Why should I learn by ORAL tradition? Where's the DOCUMENTATION?
Dabbsy was spawned in that slime of Cain
Something for the Weekend, Sir? The eye-rolling comes first. This is followed by a resigned sagging of the shoulders. Then comes a theatrical slump forward, often accompanied by an equally melodramatic groan, as each user in turn puts head on desk and covers same with arms.
And so begins a new round of user training in a new piece of content management software.
I do enjoy the eye-rolling. All those whites of the eyes makes me feel as if I’m in a comedy shonen manga, soon to be surrounded by giggling, pneumatic bikini-clad girls offering to change my clothes before a party.
I have seen this drama unfold countless times at user desks, acted out like a Greek tragedy with metaphorical sobbing and gnashing of teeth. If the users happen to be standing up when I tell them they will need to be retrained in a new system, I half expect them to drop to their knees (steady ...) and raise their arms to the sky, howling, while a chorus of black-dressed women with white-painted faces gather round, rocking back and forth, and wailing in sympathy.
The funny thing is that this only seems to happen at the really big companies.
Everywhere else, people have to beg their bosses and HR departments to spend a little cash on their professional development. When their request is finally approved, they arrive at their training courses pretty much bouncing around like Tigger.
One of my first employers, back in my days of wage slavery, gave me a promotion without extra pay, ordered me to book myself onto a night school training course in order to gain the necessary skills, and then insisted that I pay half the fees myself out of my joke of a salary. And it was worth every penny.
Corporate-scale training, on the other hand, is regarded as a massive imposition by the recipients, even though it is offered to them entirely without charge.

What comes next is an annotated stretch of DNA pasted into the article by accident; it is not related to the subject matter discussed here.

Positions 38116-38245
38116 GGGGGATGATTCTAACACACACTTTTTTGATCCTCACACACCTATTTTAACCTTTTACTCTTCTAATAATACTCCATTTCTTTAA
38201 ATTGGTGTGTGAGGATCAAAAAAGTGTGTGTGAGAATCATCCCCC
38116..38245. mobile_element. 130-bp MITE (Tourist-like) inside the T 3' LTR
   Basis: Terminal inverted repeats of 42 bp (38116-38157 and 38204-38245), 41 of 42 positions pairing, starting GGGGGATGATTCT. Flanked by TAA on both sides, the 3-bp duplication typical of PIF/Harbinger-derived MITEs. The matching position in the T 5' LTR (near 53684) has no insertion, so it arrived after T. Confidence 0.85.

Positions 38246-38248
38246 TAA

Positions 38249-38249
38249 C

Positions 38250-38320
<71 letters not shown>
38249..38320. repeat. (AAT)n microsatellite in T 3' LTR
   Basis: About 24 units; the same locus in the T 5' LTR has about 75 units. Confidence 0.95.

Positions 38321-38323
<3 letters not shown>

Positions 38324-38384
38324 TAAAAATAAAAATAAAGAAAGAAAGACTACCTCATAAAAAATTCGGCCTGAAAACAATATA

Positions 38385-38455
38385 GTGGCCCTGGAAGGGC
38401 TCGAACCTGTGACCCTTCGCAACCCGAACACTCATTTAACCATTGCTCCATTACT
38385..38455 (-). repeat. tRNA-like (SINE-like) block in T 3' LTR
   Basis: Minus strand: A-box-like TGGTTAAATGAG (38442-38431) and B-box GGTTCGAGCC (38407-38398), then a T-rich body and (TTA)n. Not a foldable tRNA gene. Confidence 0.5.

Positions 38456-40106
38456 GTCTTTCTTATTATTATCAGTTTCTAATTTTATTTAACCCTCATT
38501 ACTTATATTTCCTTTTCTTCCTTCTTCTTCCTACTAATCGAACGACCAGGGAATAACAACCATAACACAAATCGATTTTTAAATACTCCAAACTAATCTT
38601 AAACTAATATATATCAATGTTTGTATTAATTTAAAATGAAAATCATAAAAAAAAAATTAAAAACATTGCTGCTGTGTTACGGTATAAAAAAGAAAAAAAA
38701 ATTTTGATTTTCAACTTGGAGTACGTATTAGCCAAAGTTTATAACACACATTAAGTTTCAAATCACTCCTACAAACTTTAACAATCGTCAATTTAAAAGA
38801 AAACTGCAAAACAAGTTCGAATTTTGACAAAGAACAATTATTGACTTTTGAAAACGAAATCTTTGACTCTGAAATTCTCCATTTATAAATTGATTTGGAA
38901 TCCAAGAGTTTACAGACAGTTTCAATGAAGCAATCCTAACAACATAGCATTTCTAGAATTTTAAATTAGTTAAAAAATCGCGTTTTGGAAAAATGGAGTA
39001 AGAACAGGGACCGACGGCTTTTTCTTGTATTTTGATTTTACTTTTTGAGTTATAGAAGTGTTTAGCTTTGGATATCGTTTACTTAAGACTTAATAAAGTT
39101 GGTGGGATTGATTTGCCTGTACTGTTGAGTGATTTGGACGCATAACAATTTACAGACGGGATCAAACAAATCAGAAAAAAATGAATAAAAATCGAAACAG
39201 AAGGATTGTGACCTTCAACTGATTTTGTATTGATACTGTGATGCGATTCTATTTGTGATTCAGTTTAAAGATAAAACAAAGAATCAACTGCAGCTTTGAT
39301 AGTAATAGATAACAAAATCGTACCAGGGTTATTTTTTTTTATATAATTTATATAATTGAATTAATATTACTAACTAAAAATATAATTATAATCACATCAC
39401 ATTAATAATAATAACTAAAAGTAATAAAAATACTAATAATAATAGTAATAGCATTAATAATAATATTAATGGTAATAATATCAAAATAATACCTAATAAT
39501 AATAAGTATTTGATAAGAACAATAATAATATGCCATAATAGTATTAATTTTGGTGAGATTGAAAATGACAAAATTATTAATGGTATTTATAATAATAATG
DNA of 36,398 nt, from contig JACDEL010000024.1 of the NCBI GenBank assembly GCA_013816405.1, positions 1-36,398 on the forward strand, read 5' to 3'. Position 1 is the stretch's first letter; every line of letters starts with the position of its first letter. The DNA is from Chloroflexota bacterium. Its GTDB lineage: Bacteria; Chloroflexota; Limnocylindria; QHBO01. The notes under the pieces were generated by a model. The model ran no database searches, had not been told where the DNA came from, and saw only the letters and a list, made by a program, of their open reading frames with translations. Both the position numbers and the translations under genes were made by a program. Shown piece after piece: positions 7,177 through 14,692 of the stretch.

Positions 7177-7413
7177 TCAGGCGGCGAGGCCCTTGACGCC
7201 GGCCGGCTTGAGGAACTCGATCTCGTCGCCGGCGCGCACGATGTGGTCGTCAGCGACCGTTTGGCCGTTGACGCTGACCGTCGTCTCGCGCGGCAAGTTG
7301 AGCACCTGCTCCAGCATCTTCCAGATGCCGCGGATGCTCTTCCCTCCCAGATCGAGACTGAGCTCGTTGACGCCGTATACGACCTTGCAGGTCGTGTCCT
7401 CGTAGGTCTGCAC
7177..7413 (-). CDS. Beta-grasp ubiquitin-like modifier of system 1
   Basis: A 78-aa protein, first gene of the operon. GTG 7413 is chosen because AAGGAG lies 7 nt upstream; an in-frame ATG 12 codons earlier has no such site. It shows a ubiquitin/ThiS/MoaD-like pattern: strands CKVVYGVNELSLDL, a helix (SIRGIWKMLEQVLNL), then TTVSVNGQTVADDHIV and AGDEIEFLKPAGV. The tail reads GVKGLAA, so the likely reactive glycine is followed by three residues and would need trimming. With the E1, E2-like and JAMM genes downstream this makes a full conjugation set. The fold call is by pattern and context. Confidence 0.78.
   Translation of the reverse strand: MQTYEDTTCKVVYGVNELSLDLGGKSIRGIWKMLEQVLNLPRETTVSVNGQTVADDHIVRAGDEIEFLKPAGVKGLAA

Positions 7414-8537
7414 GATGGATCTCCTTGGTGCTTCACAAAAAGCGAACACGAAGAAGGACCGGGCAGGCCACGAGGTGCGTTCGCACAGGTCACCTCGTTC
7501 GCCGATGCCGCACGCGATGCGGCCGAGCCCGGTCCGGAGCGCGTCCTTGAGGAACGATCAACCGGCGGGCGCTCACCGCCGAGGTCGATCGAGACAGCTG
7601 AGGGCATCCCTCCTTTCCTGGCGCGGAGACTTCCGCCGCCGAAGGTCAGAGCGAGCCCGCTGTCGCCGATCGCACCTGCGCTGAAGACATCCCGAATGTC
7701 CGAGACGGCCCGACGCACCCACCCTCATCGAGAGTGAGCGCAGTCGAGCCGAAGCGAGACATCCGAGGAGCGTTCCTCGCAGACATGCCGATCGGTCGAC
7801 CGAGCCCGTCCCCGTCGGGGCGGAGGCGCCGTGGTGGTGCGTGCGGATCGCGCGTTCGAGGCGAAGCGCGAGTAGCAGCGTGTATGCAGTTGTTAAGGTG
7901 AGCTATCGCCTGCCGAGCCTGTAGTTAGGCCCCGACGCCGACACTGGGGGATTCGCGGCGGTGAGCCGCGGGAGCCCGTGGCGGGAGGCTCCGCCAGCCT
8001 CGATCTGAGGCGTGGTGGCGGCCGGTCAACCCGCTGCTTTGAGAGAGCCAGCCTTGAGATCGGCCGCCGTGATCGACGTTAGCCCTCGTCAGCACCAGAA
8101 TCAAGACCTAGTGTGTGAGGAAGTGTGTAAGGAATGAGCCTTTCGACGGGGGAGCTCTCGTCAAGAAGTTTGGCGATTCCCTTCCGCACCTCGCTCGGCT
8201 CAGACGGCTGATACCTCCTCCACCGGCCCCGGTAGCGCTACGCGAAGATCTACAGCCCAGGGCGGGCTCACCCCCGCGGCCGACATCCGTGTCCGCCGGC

I try to cheer them up by selling the benefits of learning new software systems. A new life awaits you, I claim – a chance to begin again in a golden land of opportunity and adventure!
If nothing else, I tell them, you can pick up a load of free training before ditching this joint and finding better paid employment elsewhere. Oh, there’s a stick to match that carrot, of course: if you complain and kick up a fuss about being trained in new skills, your name invariably moves higher up the redundancy notice list.
Yay, redundancy! Yay, lump-sum city! Yay, you’re out the door and onto the employment trash-heap with outdated software skills that no-one else wants!
My favourite comment from a user when informing him that I’d be training him in the software was: “Oh no, not again!” Puzzled, I asked this grizzled old geezer when he was last forced to undergo training in a new company-wide system. He thought for a while before replying: “About fifteen years ago.”
I am reminded of a tale told to me by my wife concerning the family reaction to the birth of her younger sister. This took place a few years after her mother first had a boy (my brother-in-law), then a girl (half-lifey herself). Apparently, her grandmother’s reaction on hearing the happy news of a new granddaughter was: “A girl ... again?”
Think about it.
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